By Ad Crable
A 25-year-old Bellefonte man will spend up to 18 months in jail for illegally shooting three bull elk in Clearfield County, including one of the largest elk ever recorded in the state.
The poaching incident outraged Pennsylvania hunters and nonhunters alike. Many Lancaster County residents journey to northwestern Pennsylvania in the fall to hear elk bugling and later to try to find the massive antlers bull elk shed annually.
Frank Gordo Buchanan Jr. pleaded guilty last week to six counts of poaching. In addition to the jail sentence, he was ordered to pay $9,550 in fines and $11,500 in replacements costs for the shot elk, two of which had antlers in the trophy class.
Two other men, Jeffrey Scott Bickle, 46 of Bellefonte, and Cody Allen Lyons, 20, of Milesburg, did not plead guilty and are awaiting arraignment in Clearfield County Court.
The shootings occurred over two nights in Karthous Township in September. Buchanan admitted to shooting all three bulls.
One bull had 10 antler points on one side and nine on the other. If it had been shot legally, it would have been the third-largest bull elk ever recorded in Pennsylvania.
“Elk are an extremely important resource in Pennsylvania,” said R. Matthew Hough, Game Commission executive director. “People travel hundreds of miles just to visit the elk range and be able to witness their majesty and the marvel of the bugling season, and those people support a lot of local businesses there.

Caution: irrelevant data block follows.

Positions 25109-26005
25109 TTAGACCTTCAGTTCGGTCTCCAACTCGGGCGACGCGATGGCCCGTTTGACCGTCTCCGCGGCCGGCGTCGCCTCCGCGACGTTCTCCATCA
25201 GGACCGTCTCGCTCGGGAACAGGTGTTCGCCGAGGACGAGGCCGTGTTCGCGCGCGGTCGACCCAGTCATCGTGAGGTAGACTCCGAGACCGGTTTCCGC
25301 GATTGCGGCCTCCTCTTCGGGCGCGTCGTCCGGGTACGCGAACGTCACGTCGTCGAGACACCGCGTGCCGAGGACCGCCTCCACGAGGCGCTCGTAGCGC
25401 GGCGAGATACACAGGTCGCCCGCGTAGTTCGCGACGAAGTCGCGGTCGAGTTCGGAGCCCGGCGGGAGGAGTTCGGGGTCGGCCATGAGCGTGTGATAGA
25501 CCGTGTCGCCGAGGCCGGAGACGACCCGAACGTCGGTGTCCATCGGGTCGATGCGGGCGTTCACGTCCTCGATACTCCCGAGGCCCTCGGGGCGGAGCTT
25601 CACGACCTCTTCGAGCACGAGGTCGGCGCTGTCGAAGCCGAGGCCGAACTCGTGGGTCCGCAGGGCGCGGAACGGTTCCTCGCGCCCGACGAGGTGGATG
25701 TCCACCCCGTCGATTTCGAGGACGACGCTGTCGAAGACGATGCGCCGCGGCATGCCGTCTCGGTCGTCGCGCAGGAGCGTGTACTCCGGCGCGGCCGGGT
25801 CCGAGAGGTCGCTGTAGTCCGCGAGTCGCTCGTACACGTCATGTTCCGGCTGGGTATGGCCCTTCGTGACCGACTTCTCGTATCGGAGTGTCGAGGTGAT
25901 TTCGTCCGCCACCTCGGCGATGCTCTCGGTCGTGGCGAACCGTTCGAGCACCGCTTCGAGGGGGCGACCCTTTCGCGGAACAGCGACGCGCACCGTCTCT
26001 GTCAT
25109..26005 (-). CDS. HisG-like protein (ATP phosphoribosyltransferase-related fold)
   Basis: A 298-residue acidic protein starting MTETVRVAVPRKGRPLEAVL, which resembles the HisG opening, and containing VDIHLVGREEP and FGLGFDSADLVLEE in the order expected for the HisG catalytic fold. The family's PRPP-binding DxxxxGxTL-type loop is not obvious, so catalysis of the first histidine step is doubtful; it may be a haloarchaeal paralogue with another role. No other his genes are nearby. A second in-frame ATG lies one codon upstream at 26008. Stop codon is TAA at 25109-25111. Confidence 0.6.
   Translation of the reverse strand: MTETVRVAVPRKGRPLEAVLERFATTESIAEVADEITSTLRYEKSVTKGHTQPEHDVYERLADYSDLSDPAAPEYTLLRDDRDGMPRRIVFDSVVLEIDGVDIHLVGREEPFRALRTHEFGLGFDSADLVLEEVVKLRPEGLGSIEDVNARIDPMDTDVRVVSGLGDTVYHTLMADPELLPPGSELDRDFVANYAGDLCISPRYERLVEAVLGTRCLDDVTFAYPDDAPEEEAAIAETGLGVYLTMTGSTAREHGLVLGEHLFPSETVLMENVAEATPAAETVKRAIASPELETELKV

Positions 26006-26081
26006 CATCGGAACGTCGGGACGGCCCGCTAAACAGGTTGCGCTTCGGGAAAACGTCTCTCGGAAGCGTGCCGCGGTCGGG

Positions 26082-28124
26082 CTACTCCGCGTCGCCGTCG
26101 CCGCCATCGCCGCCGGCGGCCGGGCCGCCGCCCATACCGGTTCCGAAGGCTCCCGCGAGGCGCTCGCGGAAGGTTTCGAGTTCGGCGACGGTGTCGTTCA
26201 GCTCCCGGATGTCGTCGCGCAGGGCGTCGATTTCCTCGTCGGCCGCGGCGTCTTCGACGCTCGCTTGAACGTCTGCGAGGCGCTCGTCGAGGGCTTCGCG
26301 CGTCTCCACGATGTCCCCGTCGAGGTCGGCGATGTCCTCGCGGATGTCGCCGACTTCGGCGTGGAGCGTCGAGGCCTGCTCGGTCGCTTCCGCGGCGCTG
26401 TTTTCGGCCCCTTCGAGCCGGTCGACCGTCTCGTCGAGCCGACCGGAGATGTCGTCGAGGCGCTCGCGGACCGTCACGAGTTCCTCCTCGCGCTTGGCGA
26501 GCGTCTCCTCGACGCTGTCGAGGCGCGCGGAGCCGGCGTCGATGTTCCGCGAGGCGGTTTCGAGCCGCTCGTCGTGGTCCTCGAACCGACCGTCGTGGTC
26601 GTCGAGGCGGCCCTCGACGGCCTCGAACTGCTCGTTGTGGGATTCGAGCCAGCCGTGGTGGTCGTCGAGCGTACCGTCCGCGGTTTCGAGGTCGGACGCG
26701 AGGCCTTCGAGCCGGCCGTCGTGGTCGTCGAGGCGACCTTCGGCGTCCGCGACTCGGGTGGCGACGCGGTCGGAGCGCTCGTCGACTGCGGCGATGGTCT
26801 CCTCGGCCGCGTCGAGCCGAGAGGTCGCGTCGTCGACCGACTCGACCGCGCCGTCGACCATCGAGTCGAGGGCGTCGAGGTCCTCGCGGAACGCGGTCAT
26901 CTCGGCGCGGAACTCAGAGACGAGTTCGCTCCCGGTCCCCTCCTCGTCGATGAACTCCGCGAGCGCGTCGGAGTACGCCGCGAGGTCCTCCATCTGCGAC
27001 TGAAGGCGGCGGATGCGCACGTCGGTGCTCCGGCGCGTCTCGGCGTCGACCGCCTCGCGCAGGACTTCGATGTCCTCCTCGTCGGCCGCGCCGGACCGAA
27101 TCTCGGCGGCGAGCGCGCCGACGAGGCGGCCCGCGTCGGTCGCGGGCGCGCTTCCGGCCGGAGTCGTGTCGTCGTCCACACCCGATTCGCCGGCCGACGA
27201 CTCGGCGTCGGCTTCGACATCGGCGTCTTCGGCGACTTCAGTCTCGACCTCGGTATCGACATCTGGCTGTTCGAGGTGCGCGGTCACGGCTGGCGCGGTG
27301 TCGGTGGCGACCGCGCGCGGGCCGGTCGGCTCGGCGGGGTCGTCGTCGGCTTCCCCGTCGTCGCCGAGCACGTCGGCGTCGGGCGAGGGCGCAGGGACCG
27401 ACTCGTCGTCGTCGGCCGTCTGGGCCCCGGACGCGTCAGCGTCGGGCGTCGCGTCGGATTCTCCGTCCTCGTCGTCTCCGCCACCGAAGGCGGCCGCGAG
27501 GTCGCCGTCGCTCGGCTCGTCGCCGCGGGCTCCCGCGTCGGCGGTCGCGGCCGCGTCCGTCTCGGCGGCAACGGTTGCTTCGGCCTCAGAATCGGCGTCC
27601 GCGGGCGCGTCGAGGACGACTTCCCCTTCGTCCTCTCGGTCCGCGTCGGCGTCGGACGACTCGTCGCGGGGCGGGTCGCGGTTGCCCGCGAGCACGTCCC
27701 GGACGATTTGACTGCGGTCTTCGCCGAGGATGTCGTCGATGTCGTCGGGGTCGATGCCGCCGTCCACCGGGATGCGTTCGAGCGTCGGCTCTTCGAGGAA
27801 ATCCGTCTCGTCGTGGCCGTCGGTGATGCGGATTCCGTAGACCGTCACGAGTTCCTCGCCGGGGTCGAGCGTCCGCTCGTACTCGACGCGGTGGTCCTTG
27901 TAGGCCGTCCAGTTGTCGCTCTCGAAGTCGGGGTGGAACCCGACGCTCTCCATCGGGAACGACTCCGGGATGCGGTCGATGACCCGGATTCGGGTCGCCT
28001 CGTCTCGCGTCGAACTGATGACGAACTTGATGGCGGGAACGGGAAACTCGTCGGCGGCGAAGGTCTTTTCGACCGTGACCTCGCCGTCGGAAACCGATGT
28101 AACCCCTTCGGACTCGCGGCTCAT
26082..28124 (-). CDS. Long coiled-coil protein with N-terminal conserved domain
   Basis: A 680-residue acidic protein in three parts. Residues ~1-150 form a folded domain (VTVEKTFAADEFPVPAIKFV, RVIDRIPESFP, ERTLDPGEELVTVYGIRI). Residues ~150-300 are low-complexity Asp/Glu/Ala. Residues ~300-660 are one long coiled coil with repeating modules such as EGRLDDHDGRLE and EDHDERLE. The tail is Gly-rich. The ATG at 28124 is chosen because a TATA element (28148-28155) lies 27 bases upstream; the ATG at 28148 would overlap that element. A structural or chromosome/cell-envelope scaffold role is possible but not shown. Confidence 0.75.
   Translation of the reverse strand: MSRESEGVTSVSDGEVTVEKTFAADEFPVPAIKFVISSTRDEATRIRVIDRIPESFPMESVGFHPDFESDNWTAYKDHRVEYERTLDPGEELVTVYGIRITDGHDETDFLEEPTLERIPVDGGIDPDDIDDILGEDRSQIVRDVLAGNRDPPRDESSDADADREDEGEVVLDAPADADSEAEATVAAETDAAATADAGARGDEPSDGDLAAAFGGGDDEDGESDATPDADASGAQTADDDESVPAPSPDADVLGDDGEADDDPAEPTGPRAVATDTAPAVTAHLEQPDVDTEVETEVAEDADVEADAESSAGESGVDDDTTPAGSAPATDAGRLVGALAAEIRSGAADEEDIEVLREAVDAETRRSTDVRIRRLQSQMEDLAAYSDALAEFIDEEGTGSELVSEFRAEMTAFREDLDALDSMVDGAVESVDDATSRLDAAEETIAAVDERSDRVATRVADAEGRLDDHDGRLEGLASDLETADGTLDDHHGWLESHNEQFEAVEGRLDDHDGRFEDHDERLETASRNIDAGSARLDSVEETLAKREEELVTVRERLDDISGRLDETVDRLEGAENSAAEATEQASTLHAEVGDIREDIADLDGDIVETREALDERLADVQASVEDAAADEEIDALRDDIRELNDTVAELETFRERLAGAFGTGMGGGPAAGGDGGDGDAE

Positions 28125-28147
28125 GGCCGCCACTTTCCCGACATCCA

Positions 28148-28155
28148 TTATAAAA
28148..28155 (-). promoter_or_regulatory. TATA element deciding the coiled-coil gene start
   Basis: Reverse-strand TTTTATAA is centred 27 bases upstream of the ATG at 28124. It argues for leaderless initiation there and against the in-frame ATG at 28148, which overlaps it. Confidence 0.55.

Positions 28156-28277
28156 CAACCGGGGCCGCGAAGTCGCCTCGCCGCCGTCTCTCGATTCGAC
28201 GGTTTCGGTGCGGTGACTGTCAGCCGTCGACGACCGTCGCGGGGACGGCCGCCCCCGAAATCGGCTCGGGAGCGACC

“It’s no different with elk hunters. Some apply each year for a chance at an elk license, and those who are lucky enough to get one also create an economic boon for many northcentral Pennsylvania towns. In fact, the hunter who paid $41,000 for the license auctioned off by the Rocky Mountain Elk Foundation — a sum that will be used in its entirety to fund conservation efforts in Pennsylvania — was hunting the very record-book elk that was poached.
“That, right there, shows you the value of Pennsylvania elk, and reinforces the logic that the penalties for killing one illegally need to be appropriately stiff,” he said.
Residents found the carcass of the first elk with its antlers removed. A week later, a wildlife conservation officer returning to the same reclaimed strip mine at night heard a shot ring out and apprehended the vehicle with three suspects.